thatm gunlowcr-tech solution" as compared with the larger superguneen easier to develop
signed to fire subcaliber and (simpler) rocket-assisted projectiles (not GLRs) similar to those fired from conventional artillery guns.
rojectile types -oe considered for Project Babylon: nbcaliber projecnle* and GLRs. Tnesetypa. like most of Project Babylon, borro-ed heavily from the HARPariety of projec-tiles had been identified and were in various stages of development by0 (seefl
test slugs were constnicted for tbe proof testing of0 test-gun breecb aod barrel. These test slugs, though aerodynamically unstable, were intend-ed to duplicate the actual projectile's mass (see. The test slugs allowed the proper internal gun
Project Babylon Projectiles
determined fromm gun firings -ould be seed up for use inm supergun.
pressures to be achieved and provided interior baUu-lics calibration for the computer coda used in the design of all thc guns. In addition, these test slugs allowed SRC designers to determine the proper pro-pellani amount and configuration to achieve optimum performance fromm gun (ice appendix A. 'Interiorhe final propellant geometry.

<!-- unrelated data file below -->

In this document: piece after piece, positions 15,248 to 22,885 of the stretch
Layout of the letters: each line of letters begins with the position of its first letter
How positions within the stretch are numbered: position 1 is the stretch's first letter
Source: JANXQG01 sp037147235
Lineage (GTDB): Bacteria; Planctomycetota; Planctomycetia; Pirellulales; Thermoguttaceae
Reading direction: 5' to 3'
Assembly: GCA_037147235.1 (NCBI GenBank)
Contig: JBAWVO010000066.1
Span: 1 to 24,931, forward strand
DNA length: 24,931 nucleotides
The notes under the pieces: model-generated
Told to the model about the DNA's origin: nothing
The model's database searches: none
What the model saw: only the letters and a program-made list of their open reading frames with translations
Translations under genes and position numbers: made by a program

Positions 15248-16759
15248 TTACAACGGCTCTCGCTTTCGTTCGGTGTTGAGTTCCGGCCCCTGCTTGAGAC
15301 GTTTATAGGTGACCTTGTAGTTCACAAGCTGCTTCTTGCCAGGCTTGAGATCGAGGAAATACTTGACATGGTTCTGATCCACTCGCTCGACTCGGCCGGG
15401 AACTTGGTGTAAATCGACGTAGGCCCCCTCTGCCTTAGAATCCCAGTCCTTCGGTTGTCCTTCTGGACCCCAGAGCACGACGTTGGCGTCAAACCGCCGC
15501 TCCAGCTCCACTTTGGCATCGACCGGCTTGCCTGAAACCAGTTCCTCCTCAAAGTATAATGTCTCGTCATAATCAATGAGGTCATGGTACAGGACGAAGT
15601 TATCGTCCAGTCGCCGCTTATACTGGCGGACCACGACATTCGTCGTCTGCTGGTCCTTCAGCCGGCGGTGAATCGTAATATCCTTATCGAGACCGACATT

Several lest projectiles, designated S3cre con-siructed and fired from theest gun. according to available SRC documents (seehese projectiles were to be fired down-unge for the first time during theIest program The primary purpose of these
test the overall configuration of theandans for extendingto0 supergun. Consequently. webelieve that these projectiles could have been
We assess thai no completed gun-launched rockets exist for any of the Proicct Babylon rum
advanced by0 (see. However, much work and testing were required before they could become operational. Even though tbc Project Babylon GLRs were based on the HARP's designs. SRC gun designers conceded that CLR complexity required extensive out-of-country assistance. iSJ0&C)
Guidance and Control
work- had been donerojectile guidance and control HiiCi system, mainly for the GLRs. throughocumentary data further reveal that this was an area where SCR designers were leant competent Apparently. SRC personnelystem experience and expertise were not working directly on Project Babylon.eneral studychemes,uperficial analysisechnique for the Project Babylon projectiles, was presented to Iraq by thc SRC Because so little work was done in thil area. Iraq was wiihholding funding from the SRC until progress wasfT